A man whose lies helped to make the case for invading Iraq – starting a nine-year war costing more than 100,000 lives and hundreds of billions of pounds – will come clean in his first British television interview tomorrow.
“Curveball”, the Iraqi defector who fabricated claims about Iraq’s weapons of mass destruction, smiles as he confirms how he made the whole thing up. It was a confidence trick that changed the course of history, with Rafid Ahmed Alwan al-Janabi’s lies used to justify the Iraq war.
He tries to defend his actions: “My main purpose was to topple the tyrant in Iraq because the longer this dictator remains in power, the more the Iraqi people will suffer from this regime’s oppression.”
Let’s offer him immunity in exchange for testimony at the International Court of Justice in The Hague against Bush and Cheney.
A bill before the Colombian congress would decriminalize the cultivation of coca and marijuana in a bid to drive down raw drug prices and encourage peasant farmers to grow other crops. The bill is expected to be debated in the congress in coming days.
“Let’s see how well the laws of the market work,” said Velasquez, who represented the coca-growing province of Meta. “If there’s excessive production due to the lack of criminal penalties, surely the market will depress the price. We have to tell the United States and other consumers that Colombia has already paid enough, mostly in blood”, he added in remarks reported by the BBC. “It hasn’t worked. It’s time to change the strategy.”
Gary Larson has a $5,000 deductible insurance plan, but has found that his medical bills are cheaper if he claims he’s uninsured and pays cash. Using that strategy, an MRI scan of his shoulder cost him $350. His brother-in-law went to a nearby clinic for an MRI scan of his shoulder, was billed $13,000, and had to come up with $2,500.
A single-payer system would address some of this nonsense, but forget it. Even President Obama’s watered-down healthcare reform act, which may well die on the Supreme Court’s operating table, couldn’t be passed if it came up for a vote now.
Schwarzman has an insurance plan with a high deductible ($7,000). Like Gary Larson (the guy at the top of this column), Schwarzman also paid about $350 for a scan on himself that would have cost much more if he went with his insurance company’s negotiated rate. A couple of years ago, his daughter needed an ultrasound for a possible gallstone. If he’d gone through his insurance company, he would have been charged $3,200, with insurance paying $1,500, leaving him a $1,700 bill. He chose instead to leave insurance out of the equation and pay cash instead. The price was $250.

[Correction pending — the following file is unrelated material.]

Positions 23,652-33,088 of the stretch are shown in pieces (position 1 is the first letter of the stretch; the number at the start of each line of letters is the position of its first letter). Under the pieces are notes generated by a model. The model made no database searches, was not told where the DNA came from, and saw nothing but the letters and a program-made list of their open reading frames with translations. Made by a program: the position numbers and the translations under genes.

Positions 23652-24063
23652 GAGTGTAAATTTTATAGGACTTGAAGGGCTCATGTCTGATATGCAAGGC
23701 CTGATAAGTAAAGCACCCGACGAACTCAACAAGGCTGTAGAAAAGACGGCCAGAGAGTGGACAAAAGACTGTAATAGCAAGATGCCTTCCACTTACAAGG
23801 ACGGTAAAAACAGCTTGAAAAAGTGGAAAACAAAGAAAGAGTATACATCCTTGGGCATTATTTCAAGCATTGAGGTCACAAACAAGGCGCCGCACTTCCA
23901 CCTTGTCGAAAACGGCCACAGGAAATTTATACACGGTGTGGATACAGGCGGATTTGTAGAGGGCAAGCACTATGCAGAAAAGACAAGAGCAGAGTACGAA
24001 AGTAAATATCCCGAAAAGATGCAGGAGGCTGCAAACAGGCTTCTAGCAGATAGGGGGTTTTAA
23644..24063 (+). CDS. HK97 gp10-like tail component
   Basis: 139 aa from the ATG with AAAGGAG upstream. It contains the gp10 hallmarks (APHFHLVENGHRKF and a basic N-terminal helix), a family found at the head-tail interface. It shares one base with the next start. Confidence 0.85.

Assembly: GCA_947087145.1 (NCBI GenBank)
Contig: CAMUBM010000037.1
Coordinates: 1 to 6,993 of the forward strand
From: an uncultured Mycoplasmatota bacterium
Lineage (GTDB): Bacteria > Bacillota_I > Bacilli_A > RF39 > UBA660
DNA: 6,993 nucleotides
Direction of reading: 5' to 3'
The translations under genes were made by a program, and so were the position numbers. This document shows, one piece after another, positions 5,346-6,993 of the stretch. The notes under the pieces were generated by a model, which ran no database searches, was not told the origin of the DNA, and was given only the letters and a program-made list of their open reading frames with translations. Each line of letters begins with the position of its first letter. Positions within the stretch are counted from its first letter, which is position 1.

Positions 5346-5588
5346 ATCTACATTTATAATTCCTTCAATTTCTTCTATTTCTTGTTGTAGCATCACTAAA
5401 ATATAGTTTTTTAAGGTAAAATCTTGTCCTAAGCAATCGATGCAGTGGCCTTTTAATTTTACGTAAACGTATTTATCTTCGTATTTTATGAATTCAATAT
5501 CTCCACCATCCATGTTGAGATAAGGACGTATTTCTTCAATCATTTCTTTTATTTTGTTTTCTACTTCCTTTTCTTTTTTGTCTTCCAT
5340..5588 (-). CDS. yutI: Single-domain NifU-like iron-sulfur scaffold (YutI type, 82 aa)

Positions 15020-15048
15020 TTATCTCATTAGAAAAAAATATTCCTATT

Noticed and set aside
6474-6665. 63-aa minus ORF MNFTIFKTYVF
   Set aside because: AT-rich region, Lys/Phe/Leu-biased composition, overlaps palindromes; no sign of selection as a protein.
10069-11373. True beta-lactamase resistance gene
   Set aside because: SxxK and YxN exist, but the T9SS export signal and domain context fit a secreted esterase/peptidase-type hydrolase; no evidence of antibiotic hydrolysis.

“It’s outrageous,” Schwarzman said. “I don’t know where they’re coming up with these numbers. Are they picking them out of a hat?”
No, not a hat, I think…
NBC has revealed that it is launching an internal investigation into the “editing process” surrounding the conversation between George Zimmerman and a police dispatcher (shortly before Trayvon Martin was shot), where Zimmerman appears to volunteer racial information.
Exposed by Fox News and Newsbusters, NBC played the conversation on the “Today Show” as: “This guy looks like he’s up to no good. He looks black.”
The unabridged version is:
Zimmerman: This guy looks like he’s up to no good. Or he’s on drugs or something. It’s raining and he’s just walking around, looking about.
Dispatcher: OK, and this guy — is he black, white or Hispanic?
Zimmerman: He looks black.
Before Mitt Romney, those seeking the presidency operated under the laws of so-called classical politics, laws still followed by traditional campaigners like Newt Gingrich. Under these Newtonian principles, a candidate’s position on an issue tends to stay at rest until an outside force — the Tea Party, say, or a six-figure credit line at Tiffany — compels him to alter his stance, at a speed commensurate with the size of the force usually large and in inverse proportion to the depth of his beliefs invariably negligible. This alteration, framed as a positive by the candidate, then provokes an equal but opposite reaction among his rivals.
In much the same way that light is both a particle and a wave, Mitt Romney is both a moderate and a conservative, depending on the situation (Fig. 1). It is not that he is one or the other; it is not that he is one and then the other. He is both at the same time.
Totally funny and worth reading in its entirety.